Hundred Year Old Egg, China
It’s not a hundred years old, obviously. Just a few months – like that makes it any better. Oh, and it’s been steeped in salt, quicklime, ash and straw, which turns it green, brown and shiny. Very shiny. It smells – oh, how you’ll laugh – like a rotten, ammonia-secreting, green, brown, shiny egg, which you then have to eat. I managed a microscopic mouthful, which I considered rather a triumph.
Kangaroo, emu, wallaby – I had steaks and stir-fries of those, lovely, no problem. Practically signature dishes these days in Australia. And I was much taken with the sight of free-roaming camels by the side of the road in the Northern Territory – almost as much a surprise to me (camels! Australia!) as a part of one turning up on my plate one fine day. Note to future self: the camel is best seen from afar, not ingested.
Fine, you’ve got some herring and you want to preserve them? Oh, you’ve got some brine and a hole in the ground, or maybe a barrel? They’ll ferment will they? No kidding. Several months you say? And you have to open it outdoors? Because – oh, I see . . .That was an interesting Swedish picnic, I’ll give it that. Mosquitoes strangely absent that day too.
Shark embryo, Vietnam
He said shark, didn’t he, that thing he’s got wrapped in a banana leaf and placed on the grill? I’m sure he said shark. Shark’s OK. Not great obviously, but at least it’s not shark’s fin soup, it’s a nice steak of a humanely caught shark, surely? Anyway, we don’t want to offend. Look, he’s unwrapping it. It’s an odd shape for a steak. Oh, good grief. It’s a little baby, embryonic shark. And that’s our dinner. No, you tell him.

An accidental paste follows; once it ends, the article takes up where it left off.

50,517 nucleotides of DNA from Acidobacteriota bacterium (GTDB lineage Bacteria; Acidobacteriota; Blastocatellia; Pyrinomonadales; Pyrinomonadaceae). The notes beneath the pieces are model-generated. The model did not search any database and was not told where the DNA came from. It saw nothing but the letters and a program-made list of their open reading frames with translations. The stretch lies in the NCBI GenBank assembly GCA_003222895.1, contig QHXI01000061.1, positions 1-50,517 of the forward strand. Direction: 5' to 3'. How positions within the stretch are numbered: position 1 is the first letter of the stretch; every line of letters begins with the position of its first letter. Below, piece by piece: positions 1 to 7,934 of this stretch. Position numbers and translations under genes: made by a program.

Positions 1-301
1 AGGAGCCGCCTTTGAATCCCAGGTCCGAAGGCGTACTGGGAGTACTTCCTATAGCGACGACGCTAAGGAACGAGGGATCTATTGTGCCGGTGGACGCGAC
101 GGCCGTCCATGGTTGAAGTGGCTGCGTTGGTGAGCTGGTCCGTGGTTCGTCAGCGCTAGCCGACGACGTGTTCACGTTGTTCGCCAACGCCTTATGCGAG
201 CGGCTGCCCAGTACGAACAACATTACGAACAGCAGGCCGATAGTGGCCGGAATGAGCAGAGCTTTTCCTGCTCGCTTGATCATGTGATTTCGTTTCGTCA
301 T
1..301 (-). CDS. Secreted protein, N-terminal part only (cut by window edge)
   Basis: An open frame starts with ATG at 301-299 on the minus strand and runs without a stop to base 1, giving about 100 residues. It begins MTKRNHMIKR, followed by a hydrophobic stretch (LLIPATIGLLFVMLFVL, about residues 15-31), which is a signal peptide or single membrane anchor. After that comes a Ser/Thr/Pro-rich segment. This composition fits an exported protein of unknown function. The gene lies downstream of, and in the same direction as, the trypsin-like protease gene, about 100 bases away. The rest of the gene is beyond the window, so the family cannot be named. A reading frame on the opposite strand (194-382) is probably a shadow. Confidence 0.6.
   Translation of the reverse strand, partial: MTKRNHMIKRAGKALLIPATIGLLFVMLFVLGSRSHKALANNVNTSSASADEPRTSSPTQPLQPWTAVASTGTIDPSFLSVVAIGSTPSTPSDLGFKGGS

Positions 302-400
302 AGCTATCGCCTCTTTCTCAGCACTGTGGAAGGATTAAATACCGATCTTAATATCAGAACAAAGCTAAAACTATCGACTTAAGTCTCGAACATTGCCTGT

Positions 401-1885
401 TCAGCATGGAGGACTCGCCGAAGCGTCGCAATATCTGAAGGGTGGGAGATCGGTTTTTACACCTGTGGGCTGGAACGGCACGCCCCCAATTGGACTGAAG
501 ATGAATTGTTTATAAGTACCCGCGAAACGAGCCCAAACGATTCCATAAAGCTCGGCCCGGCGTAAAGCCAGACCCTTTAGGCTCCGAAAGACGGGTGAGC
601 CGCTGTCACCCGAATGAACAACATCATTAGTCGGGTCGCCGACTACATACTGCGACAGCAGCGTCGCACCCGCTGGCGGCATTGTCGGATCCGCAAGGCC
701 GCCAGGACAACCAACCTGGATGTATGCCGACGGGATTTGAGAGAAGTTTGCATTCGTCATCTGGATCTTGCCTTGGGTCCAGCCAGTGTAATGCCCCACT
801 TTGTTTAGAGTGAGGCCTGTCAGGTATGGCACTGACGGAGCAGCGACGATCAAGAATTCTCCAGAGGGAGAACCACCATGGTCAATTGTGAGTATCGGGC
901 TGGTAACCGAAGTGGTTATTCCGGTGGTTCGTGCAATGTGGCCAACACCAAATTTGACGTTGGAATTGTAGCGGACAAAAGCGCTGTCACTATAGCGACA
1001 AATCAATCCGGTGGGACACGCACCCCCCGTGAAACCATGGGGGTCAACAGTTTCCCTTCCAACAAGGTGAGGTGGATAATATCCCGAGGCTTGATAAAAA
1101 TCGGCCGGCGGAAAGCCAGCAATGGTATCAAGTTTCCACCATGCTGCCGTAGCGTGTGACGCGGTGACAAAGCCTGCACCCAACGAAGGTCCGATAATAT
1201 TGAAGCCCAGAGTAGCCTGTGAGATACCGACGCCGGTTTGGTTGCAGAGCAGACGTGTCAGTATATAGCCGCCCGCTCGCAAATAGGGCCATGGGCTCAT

Beetroot, New Zealand
I don’t like beetroot, but it’s easy to avoid. Beetroot salad? Nope, won’t order it. Beetroot purée with lamb? I’ll choose something else. So I’ll have the mixed green salad please, followed by the cheeseburger. Erm waiter, why, in the name of God, is there beetroot in the greens and on my cheeseburger! Who would do that? Who thinks that what that risotto needs is some beetroot – and then doesn’t mention it on the menu? How is beetroot – unmentioned beetroot, I might add – a suitable addition to a plate of antipasti? Come on New Zealand, cut it out, it’s not funny.
See more unforgiveable dining choices in Part 1. And do you have any shockers of your own to share?